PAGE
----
Employee monitoring: Considerations for HR

While workforce analytics has benefitted HR, concerns surrounding data privacy and security are growing.

It’s no secret employers collect a large amount of data on their employees in the name of talent strategy, but new research shows HR is gathering a lot more information than just workplace behaviour.

A survey in the US from the HR Metrics & Analytics Summit has revealed that organisations are tracking employees more closely than ever, particularly around social media use, as well as other personal sources of information.  

Some firms have even started employing wearable devices to monitor their people.

Data privacy concerns

Asked what they thought about being monitored, employees found it the most acceptable to be monitored through workplace-related tasks, work email, and work phones as they felt these were “related to concrete business goals”.

The most unacceptable monitoring platforms are private social media accounts, physical movements and interactions within the workplace, which they feel are too “personal”.

Furthermore, as employee monitoring becomes more commonplace, there are ethical questions and risks involved with data security, transparency, and communications standards, says Summit Content Editor Tiffany Ramirez.

Although 85% of HR leaders at present have set privacy and security guidelines regarding what employee information is collected, how it is stored, and if it is used appropriately, approximately 15% do not have guidelines.

"Companies are collecting and analysing unprecedented quantities of unstructured data and it has created a new outlook on the capabilities of workforce analytics," says Ramirez.

"Although these capabilities have created a lot of excitement, they have also generated anxiety and debate. While the benefits of these capabilities are potentially game-changing, data privacy concerns are rising."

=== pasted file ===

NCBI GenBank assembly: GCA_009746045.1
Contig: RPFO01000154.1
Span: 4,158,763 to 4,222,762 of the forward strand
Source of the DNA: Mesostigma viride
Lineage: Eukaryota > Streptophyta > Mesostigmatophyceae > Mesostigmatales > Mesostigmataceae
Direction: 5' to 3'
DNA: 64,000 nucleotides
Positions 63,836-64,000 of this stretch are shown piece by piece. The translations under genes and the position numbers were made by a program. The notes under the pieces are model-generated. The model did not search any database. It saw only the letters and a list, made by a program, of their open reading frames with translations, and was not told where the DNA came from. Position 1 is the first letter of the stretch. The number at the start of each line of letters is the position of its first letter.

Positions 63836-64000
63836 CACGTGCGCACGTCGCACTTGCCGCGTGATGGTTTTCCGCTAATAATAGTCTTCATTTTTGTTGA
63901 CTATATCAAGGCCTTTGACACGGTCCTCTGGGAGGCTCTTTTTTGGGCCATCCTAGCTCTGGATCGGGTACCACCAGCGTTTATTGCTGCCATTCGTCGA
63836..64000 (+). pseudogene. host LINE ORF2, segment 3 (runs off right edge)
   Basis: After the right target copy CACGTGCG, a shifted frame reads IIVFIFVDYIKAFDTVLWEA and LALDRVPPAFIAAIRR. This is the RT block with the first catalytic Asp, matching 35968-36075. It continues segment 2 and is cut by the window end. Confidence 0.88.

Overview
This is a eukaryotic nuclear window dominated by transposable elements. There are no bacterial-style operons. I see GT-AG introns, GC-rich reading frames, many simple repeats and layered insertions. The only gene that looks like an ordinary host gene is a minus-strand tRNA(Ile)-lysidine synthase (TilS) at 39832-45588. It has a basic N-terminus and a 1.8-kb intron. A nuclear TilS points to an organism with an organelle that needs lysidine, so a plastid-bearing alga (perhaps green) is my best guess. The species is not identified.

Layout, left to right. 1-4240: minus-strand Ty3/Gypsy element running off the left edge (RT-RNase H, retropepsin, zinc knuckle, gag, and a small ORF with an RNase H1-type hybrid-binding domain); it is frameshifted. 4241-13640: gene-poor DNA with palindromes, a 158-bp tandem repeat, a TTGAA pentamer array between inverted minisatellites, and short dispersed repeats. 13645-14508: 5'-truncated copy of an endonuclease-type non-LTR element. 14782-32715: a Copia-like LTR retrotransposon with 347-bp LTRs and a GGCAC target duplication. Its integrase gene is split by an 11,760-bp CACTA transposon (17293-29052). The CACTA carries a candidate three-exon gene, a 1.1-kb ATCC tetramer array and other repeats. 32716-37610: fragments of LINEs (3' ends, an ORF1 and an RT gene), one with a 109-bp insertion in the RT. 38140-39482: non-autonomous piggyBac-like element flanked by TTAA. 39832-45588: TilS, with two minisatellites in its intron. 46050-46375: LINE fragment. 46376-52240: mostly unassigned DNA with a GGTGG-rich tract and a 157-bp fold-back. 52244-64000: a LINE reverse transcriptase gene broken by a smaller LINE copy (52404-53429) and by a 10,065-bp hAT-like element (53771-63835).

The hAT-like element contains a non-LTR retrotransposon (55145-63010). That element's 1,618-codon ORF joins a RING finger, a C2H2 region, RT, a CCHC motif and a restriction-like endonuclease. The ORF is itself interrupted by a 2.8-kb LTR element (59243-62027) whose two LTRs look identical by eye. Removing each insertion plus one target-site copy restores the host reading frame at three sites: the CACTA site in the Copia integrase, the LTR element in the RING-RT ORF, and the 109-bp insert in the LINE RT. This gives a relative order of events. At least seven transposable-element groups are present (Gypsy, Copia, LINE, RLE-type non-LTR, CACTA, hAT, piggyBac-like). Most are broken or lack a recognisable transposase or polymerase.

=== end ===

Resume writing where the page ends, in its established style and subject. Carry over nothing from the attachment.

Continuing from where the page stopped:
In fact, nearly half of all workers surveyed said they do not trust HR to protect their data. 

Legal implications of employee monitoring

These questions were examined in an in-depth whitepaper conducted by cybersecurity solutions provider Forcepoint and legal firm Hogan Lovells earlier this year, which found that the legal implications of workforce monitoring differed from country to country.

In some jurisdictions, organisations have broad authority to monitor workforce use of information assets. In others, organisations may need to avoid processing personal communications, and analyse private communications and information only where there are reasonable suspicions of misconduct.

Many countries require that workforce monitoring programmes are only implemented after consultation and consent from workforce representatives or individual employees.

In the US, for example, federal law provides that organisations are exempt from liability to the extent that they monitor their information systems for cybersecurity purposes. But in Finland, employers are generally prohibited from accessing the contents of communications sent to or received by employees.

“Any workforce monitoring programme must be proportionate, respectful and transparently deployed to ensure the continued trust of the workforce,” said Allan Alford, Chief Information and Security Officer, Forcepoint.

“It’s a careful balancing act: employees and employers must work hand-in-hand to protect each other. We all want better protection for ourselves and our important information and data, but monitoring when, how and why employees interact with various corporate data has some clear and important privacy implications.”

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